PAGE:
Sant: Malta should show full solidarity on EU’s coronavirus rescue package

Labour MEP says Malta Business Bureau may not be proactive enough to warn MEPs of problematic EU rules such as those on trucking

Labour MEP Alfred Sant
Labour MEP Alfred Sant

Labour MEP Alfred Sant has said that the Maltese private sector’s lobby in Brussels should be more proactive in flagging European developments that could hamper the island’s competitiveness.

His criticism came after being asked by MaltaToday over the failure of Maltese MEPs to have a raft of amendments passed at committee stage, to soften the blow of EU cabotage rules on Maltese logistics and trucking firms.

“The fact we’re a small country means we cannot cover all committees, and in the last legislature we had nobody covering the transport committee,” Sant said. “So effectively you had a package of laws which, in this case, is the subject of differences between east and west – a fight over social conditions in the east making cheaper the demand for goods from the west.”

But Sant said that the Malta Business Bureau in Brussels should have also been presenting its position on the law to MEPs.

“As far as I can tell, the MBB has never communicated its issues on this matter. I did ask some informal questions… nothing came back to me. So this could be a critical problem for Malta.”

Labour MEP Josianne Cutajar, who is a substitute member on the TRAN committee, said she had met Maltese stakeholders on their concerns and that she had coordinated with all MEPs from Malta to be united in their position on the mobility package.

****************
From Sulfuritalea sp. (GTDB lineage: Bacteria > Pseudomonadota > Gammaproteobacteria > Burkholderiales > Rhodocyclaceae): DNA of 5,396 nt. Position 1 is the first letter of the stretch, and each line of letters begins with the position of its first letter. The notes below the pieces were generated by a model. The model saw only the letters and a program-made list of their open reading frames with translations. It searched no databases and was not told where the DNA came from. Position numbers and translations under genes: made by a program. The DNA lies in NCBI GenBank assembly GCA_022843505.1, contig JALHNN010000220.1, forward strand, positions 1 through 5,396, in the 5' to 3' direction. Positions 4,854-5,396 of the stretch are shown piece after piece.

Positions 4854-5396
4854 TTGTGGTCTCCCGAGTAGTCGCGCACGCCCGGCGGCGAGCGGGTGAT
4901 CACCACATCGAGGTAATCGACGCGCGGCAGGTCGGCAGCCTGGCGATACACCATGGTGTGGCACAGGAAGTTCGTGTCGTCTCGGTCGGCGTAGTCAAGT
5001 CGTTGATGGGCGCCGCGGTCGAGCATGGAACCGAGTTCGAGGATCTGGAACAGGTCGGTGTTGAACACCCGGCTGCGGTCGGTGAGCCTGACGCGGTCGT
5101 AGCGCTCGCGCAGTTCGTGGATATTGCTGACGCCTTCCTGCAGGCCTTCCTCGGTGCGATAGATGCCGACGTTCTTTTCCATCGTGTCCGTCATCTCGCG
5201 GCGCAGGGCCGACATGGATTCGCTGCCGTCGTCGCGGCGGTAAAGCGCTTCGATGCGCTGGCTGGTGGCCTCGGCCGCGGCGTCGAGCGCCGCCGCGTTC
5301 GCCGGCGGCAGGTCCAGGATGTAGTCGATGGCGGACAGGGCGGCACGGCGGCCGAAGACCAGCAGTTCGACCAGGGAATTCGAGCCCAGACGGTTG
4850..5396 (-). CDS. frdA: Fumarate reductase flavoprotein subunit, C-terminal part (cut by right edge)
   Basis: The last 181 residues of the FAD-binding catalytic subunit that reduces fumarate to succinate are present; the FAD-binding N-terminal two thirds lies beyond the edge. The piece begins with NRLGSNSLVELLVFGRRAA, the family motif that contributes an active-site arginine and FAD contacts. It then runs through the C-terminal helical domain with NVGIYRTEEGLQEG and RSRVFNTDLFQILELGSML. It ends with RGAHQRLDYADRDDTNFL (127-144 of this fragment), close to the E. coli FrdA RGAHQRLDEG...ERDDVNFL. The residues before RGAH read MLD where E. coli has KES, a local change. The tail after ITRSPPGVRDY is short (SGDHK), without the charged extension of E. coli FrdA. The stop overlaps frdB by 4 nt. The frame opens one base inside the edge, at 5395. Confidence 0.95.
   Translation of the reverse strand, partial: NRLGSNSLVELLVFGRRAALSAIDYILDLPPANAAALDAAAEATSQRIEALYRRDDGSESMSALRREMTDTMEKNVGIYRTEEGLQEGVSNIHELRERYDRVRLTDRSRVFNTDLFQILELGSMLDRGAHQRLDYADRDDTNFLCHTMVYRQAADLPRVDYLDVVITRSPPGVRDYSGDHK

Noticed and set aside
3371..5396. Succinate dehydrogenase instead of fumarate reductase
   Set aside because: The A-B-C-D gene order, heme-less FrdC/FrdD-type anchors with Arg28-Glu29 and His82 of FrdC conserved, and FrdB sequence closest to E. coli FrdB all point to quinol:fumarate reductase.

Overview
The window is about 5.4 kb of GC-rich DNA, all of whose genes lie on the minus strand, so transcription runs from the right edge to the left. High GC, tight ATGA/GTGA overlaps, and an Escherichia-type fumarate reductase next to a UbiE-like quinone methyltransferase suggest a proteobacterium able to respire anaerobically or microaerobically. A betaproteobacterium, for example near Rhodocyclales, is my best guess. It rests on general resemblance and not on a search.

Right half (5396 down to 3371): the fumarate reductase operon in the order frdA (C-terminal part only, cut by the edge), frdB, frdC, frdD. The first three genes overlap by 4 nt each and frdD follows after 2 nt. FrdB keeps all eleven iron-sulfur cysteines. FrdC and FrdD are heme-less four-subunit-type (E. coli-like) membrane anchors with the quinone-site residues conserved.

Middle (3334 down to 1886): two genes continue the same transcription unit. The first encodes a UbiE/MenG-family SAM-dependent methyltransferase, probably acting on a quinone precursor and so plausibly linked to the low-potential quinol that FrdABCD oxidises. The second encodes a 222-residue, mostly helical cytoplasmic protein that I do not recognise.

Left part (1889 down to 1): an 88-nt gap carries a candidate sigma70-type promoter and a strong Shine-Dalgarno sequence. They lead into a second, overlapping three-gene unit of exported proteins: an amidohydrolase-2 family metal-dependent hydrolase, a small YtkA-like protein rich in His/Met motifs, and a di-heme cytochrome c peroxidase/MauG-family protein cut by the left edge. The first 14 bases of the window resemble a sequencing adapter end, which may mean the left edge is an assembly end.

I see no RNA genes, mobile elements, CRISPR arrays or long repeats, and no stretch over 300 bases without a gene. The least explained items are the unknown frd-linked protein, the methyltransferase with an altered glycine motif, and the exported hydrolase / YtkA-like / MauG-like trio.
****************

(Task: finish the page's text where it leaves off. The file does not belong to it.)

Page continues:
However, none of the influential MEPs in the TRAN committee supported the amendments. Yet more amendments could be presented to the final text presented to the plenary. “This has always been an uphill struggle when a one-size-fits-all package of rules is supported by a majority of countries.”

Sant also echoed a strong position in favour of the EU recovery plan, almost warning against cautious positioning from frugal EU member states. “We must participate fully in ensuring that the European economy does not collapse,” he said after a presentation on the different stances between northern and southern member states’ position on the coronavirus package. “We already got burnt in 2008-9. This is much worse than that. We should do our calculations later.”

With finance minister Edward Scicluna calling the coronavirus package a ‘prickly pear’, due to the fact that Malta may have to raise its own resources to finance its share of the package, Sant said there was no other alternative for Malta. “We have to work on the basis of full solidarity. Now that we are full eurozone members, we must bear this cross… even at the cost of a few pricks.”

‘We came out too late’

Earlier this week, Express Trailers CEO Franco Azzopardi warned that proposed European rules on trucking will have an adverse effect on Maltese businesses due to an inevitable increase in freight costs.

The EU Mobility Package adopted by the European Council on 7 April 2020 and approved by the European Parliament on 8 June will see a major reform of the EU road transport sector that includes new rules claimed to improve drivers’ working conditions, to regulate governing access to the road haulage market and also to regulate maximum work and minimum rest times for drivers.